How to Create Custom External Helper Methods in ASP.Net MVC

My article How to Create Custom Inline Helper Methods in ASP.NET MVC explained what helper methods are and how to create and use inline helper methods in MVC applications. (Note: if you have not read the article regarding custom inline helpers in MVC applications, I recommend reading it first since it is related to this article). Before getting started with how to create custom external helper methods, let`s just explain external helper methods and when we should use them.

External Helper Method

Helper methods are of two types, inline helper methods and external helper methods. Inline helper methods are convenient, since they are declared in the view and the complexity of the code is low. But if the code is becoming complex, then it will be difficult to read and understand the code in our view. The alternative for such a situation is to create an external helper method. External helper methods are expressed as C# extension methods. Now let`s get started with an example.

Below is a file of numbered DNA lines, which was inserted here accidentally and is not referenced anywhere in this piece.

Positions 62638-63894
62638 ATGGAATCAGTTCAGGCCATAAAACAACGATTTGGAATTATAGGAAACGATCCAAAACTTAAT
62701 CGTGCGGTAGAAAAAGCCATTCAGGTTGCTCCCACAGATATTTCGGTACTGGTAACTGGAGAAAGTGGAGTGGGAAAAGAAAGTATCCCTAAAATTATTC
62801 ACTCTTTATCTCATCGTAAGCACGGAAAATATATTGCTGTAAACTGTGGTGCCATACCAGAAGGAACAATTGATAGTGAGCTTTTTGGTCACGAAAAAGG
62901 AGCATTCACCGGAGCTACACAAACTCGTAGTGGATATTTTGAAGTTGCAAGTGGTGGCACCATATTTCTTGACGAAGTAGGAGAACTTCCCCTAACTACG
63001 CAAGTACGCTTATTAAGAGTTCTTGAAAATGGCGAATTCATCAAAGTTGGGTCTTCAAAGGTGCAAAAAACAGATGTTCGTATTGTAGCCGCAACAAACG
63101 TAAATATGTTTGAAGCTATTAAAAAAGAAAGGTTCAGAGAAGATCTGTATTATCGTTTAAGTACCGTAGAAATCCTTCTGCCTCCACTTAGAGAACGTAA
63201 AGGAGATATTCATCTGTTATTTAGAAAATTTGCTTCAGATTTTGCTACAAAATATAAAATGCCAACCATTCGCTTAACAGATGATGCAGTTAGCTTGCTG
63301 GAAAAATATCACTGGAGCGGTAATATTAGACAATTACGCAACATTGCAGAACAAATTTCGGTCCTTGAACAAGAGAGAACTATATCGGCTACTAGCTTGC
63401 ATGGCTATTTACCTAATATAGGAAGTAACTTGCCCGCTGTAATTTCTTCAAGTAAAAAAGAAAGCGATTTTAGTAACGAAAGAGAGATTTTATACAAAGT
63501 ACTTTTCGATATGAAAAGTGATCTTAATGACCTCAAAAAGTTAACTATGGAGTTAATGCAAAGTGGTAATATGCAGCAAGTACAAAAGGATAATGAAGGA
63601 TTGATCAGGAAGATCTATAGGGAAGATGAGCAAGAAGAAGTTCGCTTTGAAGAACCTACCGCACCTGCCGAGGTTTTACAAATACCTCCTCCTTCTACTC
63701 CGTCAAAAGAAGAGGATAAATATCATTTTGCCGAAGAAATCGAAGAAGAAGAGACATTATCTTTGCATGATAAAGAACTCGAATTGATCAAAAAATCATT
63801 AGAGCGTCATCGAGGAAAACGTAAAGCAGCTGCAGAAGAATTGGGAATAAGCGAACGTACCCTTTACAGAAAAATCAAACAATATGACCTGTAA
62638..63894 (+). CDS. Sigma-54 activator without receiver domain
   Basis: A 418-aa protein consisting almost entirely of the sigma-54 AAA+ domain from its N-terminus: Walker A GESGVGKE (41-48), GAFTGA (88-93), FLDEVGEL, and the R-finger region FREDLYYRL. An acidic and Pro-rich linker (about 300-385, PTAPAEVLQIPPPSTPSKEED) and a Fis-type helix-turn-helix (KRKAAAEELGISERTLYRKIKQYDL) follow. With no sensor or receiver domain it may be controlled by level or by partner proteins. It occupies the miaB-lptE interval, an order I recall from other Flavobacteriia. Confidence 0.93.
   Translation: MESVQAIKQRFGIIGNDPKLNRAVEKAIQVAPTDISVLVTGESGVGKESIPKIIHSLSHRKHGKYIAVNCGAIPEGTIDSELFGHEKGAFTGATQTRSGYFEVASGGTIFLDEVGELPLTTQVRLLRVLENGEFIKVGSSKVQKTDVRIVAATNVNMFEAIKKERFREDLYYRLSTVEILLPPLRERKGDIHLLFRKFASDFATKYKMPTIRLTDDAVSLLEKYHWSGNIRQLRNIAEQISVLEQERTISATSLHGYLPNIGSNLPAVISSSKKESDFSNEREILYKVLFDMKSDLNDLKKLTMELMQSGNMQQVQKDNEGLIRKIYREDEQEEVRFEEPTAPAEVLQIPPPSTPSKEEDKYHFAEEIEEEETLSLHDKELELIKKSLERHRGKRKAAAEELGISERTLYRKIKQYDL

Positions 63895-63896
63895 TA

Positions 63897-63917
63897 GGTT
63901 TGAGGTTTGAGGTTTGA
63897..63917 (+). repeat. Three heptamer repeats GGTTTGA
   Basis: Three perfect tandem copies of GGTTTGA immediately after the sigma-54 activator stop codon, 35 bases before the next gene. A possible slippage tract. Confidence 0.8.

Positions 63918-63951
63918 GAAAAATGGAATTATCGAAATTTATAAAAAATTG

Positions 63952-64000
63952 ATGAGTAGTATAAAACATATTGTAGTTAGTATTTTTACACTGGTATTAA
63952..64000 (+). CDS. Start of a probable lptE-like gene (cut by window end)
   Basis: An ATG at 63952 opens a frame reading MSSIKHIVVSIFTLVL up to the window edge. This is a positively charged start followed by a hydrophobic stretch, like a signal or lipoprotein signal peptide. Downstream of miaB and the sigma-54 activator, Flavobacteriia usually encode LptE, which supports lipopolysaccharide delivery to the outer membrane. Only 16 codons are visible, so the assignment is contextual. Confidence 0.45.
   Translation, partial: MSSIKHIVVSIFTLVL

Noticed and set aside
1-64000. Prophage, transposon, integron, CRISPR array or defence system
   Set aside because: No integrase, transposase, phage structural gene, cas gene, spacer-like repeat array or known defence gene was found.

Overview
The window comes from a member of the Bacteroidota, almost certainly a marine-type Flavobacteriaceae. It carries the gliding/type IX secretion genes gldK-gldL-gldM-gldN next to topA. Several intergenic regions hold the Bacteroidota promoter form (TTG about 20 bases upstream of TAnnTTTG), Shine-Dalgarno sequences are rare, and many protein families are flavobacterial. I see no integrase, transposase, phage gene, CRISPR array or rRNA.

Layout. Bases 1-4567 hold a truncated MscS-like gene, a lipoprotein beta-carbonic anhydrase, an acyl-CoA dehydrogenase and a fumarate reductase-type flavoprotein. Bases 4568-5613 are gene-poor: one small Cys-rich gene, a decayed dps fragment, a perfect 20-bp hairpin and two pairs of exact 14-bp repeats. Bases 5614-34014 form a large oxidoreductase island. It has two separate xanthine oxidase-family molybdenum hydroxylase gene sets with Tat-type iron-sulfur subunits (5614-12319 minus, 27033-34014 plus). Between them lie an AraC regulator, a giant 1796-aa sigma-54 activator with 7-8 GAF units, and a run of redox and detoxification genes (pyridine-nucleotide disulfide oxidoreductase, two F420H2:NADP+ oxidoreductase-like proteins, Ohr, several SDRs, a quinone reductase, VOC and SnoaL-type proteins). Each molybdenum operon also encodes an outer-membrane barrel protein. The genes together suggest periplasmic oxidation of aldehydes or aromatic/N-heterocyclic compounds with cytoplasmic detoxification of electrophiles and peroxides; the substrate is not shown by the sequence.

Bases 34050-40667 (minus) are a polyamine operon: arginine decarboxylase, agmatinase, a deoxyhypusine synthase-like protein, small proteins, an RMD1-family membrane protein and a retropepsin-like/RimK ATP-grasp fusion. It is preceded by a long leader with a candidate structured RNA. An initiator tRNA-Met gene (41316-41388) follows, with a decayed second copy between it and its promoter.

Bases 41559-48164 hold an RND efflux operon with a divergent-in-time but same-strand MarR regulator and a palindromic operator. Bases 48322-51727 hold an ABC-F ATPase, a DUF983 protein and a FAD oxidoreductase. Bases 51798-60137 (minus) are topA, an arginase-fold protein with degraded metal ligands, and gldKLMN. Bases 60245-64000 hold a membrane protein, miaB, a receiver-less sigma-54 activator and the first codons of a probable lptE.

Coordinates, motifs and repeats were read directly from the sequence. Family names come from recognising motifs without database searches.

Getting Started

We will use the same example that we used in my article How to Create Custom Inline Helper Methods in ASP.NET MVC of displaying the list of fruits and flowers (for simplicity purposes I am using the same example). Let`s recall our example. We added the following code to the index action of the home Controller.

  1. public class HomeController : Controller  
  2. {  
  3.     public ActionResult Index()  
  4.     {  
  5.         ViewBag.Fruits = new string[] {"Apple""Mango""Lemon"};  
  6.         ViewBag.Flowers = new string[] { "Rose""Jasmine""Sunflower" };  
  7.         return View();  
  8.     }  
  10.     public ActionResult About()  
  11.     {  
  12.         ViewBag.Message = "Your application description page.";  
  14.         return View();  
  15.     }  
  17.     public ActionResult Contact()  
  18.     {  
  19.         ViewBag.Message = "Your contact page.";  
  21.         return View();  
  22.     }  
  23. }  
The content of the index view after using the inline helper method is as shown below.
  1. @{  
  2.     ViewBag.Title = "Home Page";  
  3. }  
  5. @helper ListItems(string[] items)  
  6. {  
  7.     <ul>  
  8.         @foreach (var item in items)  
  9.         {  
  10.             <li>@item</li>  
  11.         }  
  12.     </ul>  
  13. }  
  15. <div class="row">  
  16.     <div class="col-md-6">  
  17.         <h2>Fruits</h2>  
  18.         @ListItems(ViewBag.Fruits)  
  19.     </div>  
  20.     <div class="col-md-6">  
  21.         <h2>Flowers</h2>  
  22.         @ListItems(ViewBag.Flowers)  
  23.     </div>